Winegrapes added to CFAP 2.0 aid package

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By Craig W. Anderson


The original round of the federal  Coronavirus Food Assistance Program (CFAP) aid was good news for growers and ranchers whose crops had been adversely affected by the arrival of the  COVID-19 pandemic in March. But there were concerns from some growers that their crops weren’t covered by the program and one of the major California and San Joaquin County crops that was left off the original CFAP was  winegrapes. In fact, no grapes or raisins were included.

A Farm Bureau-driven campaign was launched that included letters to congressmen, advocating in person in favor of adding grapes to the new CFAP 2.0 with a phalanx of concerned farm organizations lobbying for  winegrapes and grapes in general.

“We appreciated you reaching out on the importance of getting winegrapes included in the next USDA CFAP program and our boss happily joined Rep. Mike Thompson’s letter to USDA requesting their inclusion,” wrote Jessica Ilaria, legislative assistant to Congressman Josh Harder, D-Calif., in an email to Blodgett. “Grapes are now included as eligible specialty crops for direct payments [from]  CFAP 2.0. USDA confirmed that includes all grapes – table, wine and raisins.”

“Farm Bureau’s leadership role was instrumental in having winegrapes added to CFAP 2.0,”  Blodgett said. “Both of our Congressmen – Jerry  McNerny and Josh Harder – supported our outreach and signed a letter from Farm Bureau explaining our position regarding winegrapes and the importance of this vital commodity as a crop of major value.”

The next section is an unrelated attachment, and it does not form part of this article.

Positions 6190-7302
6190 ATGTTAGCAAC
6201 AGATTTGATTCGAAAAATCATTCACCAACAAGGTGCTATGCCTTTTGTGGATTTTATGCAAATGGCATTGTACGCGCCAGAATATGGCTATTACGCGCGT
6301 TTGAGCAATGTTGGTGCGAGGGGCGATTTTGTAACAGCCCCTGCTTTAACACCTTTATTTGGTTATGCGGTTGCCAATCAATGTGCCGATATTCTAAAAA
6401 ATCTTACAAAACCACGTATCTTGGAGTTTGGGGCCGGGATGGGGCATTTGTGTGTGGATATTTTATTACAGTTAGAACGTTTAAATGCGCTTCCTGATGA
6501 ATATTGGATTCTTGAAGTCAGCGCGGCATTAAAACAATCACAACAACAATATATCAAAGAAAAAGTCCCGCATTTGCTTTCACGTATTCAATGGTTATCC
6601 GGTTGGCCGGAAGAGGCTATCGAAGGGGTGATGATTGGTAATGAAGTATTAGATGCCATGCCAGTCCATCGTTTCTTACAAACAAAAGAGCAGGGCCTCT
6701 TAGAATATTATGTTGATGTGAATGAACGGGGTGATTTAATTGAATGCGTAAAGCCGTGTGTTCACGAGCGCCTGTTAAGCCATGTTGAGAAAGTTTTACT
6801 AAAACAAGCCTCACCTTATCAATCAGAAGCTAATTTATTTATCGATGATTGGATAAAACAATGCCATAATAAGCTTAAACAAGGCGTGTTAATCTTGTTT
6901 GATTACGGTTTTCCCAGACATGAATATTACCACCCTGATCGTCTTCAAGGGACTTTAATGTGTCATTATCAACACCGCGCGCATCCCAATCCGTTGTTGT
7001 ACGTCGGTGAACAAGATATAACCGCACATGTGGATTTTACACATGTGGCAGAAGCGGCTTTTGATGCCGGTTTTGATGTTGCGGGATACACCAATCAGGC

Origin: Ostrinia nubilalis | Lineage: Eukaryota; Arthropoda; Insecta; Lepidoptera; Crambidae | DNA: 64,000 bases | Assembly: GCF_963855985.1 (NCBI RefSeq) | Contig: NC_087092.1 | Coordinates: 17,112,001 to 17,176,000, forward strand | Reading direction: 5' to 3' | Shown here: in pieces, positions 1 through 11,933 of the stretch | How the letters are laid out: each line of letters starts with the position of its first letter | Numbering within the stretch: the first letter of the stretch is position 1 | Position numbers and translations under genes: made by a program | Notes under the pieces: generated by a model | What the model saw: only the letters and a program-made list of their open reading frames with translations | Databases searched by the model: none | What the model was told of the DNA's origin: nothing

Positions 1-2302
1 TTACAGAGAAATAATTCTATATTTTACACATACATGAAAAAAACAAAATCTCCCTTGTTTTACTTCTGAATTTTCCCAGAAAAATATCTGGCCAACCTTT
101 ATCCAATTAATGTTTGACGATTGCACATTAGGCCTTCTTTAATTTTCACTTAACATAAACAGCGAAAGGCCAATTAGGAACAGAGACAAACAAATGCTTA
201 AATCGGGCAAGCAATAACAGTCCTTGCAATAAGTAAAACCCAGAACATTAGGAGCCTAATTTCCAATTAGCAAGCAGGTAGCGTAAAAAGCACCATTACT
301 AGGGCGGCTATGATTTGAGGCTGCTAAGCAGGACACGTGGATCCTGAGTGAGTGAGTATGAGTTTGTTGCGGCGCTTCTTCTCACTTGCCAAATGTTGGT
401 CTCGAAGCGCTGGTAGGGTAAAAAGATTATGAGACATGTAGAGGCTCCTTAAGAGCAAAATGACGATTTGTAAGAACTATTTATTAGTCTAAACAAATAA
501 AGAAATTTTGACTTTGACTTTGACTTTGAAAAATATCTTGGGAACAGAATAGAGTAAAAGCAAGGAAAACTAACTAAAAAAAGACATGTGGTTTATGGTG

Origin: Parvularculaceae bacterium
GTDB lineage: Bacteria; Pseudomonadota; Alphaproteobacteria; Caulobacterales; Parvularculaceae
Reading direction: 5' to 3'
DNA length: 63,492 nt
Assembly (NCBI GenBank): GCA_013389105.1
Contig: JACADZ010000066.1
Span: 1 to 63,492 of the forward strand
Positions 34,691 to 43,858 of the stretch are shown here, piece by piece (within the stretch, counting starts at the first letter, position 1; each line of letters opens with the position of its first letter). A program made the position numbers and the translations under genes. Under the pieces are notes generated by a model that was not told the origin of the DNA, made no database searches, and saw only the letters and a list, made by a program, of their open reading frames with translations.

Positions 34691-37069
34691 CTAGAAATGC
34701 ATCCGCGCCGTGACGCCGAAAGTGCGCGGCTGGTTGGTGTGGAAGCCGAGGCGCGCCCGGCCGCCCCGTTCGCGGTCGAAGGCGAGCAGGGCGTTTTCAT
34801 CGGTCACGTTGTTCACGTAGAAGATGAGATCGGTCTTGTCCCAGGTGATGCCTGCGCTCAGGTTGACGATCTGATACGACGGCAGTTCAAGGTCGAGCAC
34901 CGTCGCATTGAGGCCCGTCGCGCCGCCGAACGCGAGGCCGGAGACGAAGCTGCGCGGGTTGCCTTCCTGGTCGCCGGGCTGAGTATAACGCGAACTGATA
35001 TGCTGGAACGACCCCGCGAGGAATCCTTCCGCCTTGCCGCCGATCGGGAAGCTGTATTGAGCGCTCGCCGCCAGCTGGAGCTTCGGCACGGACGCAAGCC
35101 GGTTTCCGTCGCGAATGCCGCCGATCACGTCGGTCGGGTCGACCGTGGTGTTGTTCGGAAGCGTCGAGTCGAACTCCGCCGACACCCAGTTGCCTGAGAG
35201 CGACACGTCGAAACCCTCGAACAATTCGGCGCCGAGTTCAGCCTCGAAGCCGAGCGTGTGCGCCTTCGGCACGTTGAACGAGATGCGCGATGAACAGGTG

He added, “A wide swath of growers, organizations, associations, politicians and concerned citizens helped our outreach to USDA about winegrapes.”

“From the inception of  CFAP, we have advocated for aid for the full range of crops and commodities grown in California,” said  CFBF President Jamie Johansson in a statement. “Finally, in this round, crops such as wine grapes, table grapes, raisins and pima cotton have been added to the list of those eligible for assistance.”

Applications for  CFAP 2 began on Sept. 21 and will conclude Dec. 11. 

“The wine industry greatly relies on tasting rooms and different contests and fairs, all of which helps set up marketing wine for a couple of years,” said  SJFB President David Strecker.” COVID affected every aspect of agriculture for one reason or another and no commodities should have been left out of the initial program.”

Some aspects of winegrapes are unique and will likely need special consideration, such as grapes changing ownership when they reach a winery and that wine and winegrapes aren’t the same thing, an aspect which may require special consideration.

“Costs increased and we’ve seen significant economic impacts in the wine and grape industries due to  COVID,” said Stuart Spencer, executive director of the Lodi Winegrape Commission. “I’m looking forward to seeing how  Lodi’s grape industry will benefit from  CFAP 2.” He said smoke and fires have to be considered now in addition to the pandemic; and  CFAP 2 is “so new, we’re still reading it.”

One SJFB  member’s experience has been more  on the normal side of the pandemic issue resulting in a different outlook. Tom Hoffman, owner with his wife Carmela, of Heritage Oak Winery in the Acampo area, said, “Because we haven’t felt the COVID impact that much and haven’t suffered many losses because of it, we’ve continued with our business pretty much as usual. Our tasting facility’s been moved outside, so we’re not breathing the same air indoors.  We observe all the mandates about social distancing and masking including when we  wait on people outside. And everyone working here follows the rules  on a daily basis.”

He said Heritage Oak has had no problems with workers from their labor contractor.

“We’ve had the usual pest issues, no smoke issues, and as long as the weather’s good and people keep coming, we should be fine,” Hoffman said. “The bird walks and other activities are still on.”

He said it was good that CFAP 2 has added winegrapes to the list of crops  eligible for the program. “It’s good knowing it’s there helping growers and that applications can be made until Dec. 11.” 

Full information about eligible commodities and the application process may be found on the USDA website at and from local USDA FSA offices.